If you were invested in REITs (real estate investment trusts) this year, you may be wondering if you had your head on straight when you made that decision.
Historically, REITs have offered increased diversification, lower volatility, enhanced yields, and an opportunity to increase returns. But in 2011’s uncharacteristic market, REITs have fallen along with U.S equities, and as of the end of the third quarter, both were underwater, with the S&P 500 down 8.68 percent and the FTSE NAREIT All Equity REIT index down 6.05 percent.
Let’s start with the historical returns. On a calendar year basis, the only time in the last ten years that the All Equity REIT index and the S&P 500 ended the year down was in 2008, when both ended the year down about 37 percent.
So what’s the rationale for the unexpected correlation in 2011? A lot of the same concerns of the global economy have found their way into REIT markets. The looming European and U.S. debt crises and the fear of a global economic slowdown are the main culprits. As one might imagine, the strength of the financial institutions and their ability to lend money to the REIT industry continues to have a direct impact on the growth or contraction of the industry. Credit is much more available in the U.S. today than it was in 2008, and the public markets have, to some degree, been opened. According to the National Association of Real Estate Investment Trusts (NAREIT), the amount of capital from public as well as secured and unsecured debt has approximately doubled since 2008 to a total of $43.4 billion so far in 2011. The fear still remains, though, that the crisis in Europe could spread and eventually freeze the U.S. mortgage markets again.
The year-to-date performance of the 160 sectors in the FTSE NAREIT All Equity Index varies greatly—from a 26.19 percent decrease in the Lodging/Resort sector to a 16.33 gain in the Manufactured Homes sector. The performance of your portfolio thus has a lot to do with the sectors you’re invested in. If you were in Multi-Family, Manufactured Homes, Self Storage, or Regional Malls, you probably fared pretty well. Any other sector and you may find yourself needing a breathing apparatus for some air.
So what’s an investor to do? First, take the emotion out of the decision. Understand that the year-to-date numbers don’t tell the whole story. When you look back at a longer time frame and understand the importance of historical averages, you’ll see that REITs have provided a lower correlation with equities, thus providing increased diversification.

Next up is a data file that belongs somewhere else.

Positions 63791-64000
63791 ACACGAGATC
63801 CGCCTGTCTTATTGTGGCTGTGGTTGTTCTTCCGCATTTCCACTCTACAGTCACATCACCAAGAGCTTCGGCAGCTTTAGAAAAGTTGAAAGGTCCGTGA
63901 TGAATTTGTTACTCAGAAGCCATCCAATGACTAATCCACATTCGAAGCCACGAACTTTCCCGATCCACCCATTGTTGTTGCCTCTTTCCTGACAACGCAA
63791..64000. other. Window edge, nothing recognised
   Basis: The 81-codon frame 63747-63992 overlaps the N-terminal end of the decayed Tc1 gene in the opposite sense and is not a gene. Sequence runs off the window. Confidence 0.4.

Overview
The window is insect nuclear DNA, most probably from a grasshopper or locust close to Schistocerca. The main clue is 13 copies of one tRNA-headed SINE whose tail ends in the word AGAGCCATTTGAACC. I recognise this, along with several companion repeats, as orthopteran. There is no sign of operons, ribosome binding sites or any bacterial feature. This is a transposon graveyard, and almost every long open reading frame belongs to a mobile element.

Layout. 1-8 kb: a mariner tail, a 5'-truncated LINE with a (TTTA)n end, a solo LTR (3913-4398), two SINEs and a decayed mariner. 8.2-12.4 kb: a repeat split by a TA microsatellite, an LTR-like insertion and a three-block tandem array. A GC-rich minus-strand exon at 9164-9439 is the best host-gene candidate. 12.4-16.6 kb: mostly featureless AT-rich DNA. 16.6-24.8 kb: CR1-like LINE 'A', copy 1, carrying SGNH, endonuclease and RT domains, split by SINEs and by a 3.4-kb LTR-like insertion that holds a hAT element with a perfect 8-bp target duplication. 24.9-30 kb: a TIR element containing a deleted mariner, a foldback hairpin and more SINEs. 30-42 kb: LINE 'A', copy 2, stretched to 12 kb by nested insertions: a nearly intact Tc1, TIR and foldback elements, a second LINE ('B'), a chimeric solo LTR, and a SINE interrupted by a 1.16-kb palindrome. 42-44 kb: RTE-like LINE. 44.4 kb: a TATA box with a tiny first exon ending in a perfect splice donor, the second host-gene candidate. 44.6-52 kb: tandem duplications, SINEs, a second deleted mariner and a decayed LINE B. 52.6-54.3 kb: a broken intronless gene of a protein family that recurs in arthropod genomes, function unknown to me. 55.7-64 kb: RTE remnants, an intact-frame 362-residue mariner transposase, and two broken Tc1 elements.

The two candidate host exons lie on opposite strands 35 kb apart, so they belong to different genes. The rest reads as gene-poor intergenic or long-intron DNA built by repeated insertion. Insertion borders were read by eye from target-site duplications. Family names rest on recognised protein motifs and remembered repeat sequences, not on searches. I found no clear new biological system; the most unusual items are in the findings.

In my opinion, investing in REITs still makes sense. REITs add to the diversification of your portfolio and historically are considered a non-correlated asset. Also, owning REITs can potentially help increase portfolio income. On September 30, the cash dividend yield of the FTSE NAREIT All Equity index was 5.23 percent. Beyond that, REITs are currently considered inexpensive. Typically, REITs trade at a premium to their Net Asset Value (NAV), but as of October 5, REITs were trading at a 12 percent discount.
U.S. office rents climbed in the third quarter due to increased demand and a lack of new supply. This is great news following almost three years of declining rents. Office space is the largest part of the commercial real estate market. Add in the fact that the United States added 103,000 workers in September following a 57,000 increase in August, and you have the makings of a slow but recovering U.S. market.
So, if you take the long view, investing in REITs can be an effective way to help diversify your portfolio. And a well-diversified portfolio is one of the most effective ways to position yourself to pursue or work toward your goals for the future.
Timothy S. MicKey , CFP®, is a managing director and cofounder of Monument Wealth Management in Alexandria, Va., a full-service investment and wealth management firm. Monument Wealth Management is backed by LPL Financial, an independent broker-dealer and Registered Investment Advisor, member FINRA/SIPC. Monument Wealth Management has been featured in several national media sources over the past several years. Follow Tim and Monument Wealth Management on their blog Off The Wall , on Twitter at @MonumentWealth and @TimothySMickey, and on their Facebook page.
The opinions voiced in this material are for general information only and are not intended to provide specific advice or recommendations for any individual. To determine which investment(s) may be appropriate for you, consult your financial advisor prior to investing. All performance referenced is historical and is no guarantee of future results. All indices are unmanaged and may not be invested into directly. There is no guarantee that a diversified portfolio will enhance overall returns or outperform a non-diversified portfolio. Diversification does not protect against market risk.
Investing in Real Estate Investment Trusts (REITs) involves special risks, such as potential illiquidity, and may not be suitable for all investors. There is no assurance that the investment objectives of this program will be attained.
The Standard & Poor’s 500 index is a capitalization-weighted index of 500 stocks designed to measure performance of the broad domestic economy through changes in the aggregate market value of the companies.
The FTSE NAREIT is an unmanaged index that tracks the performance of all U.S. REITs.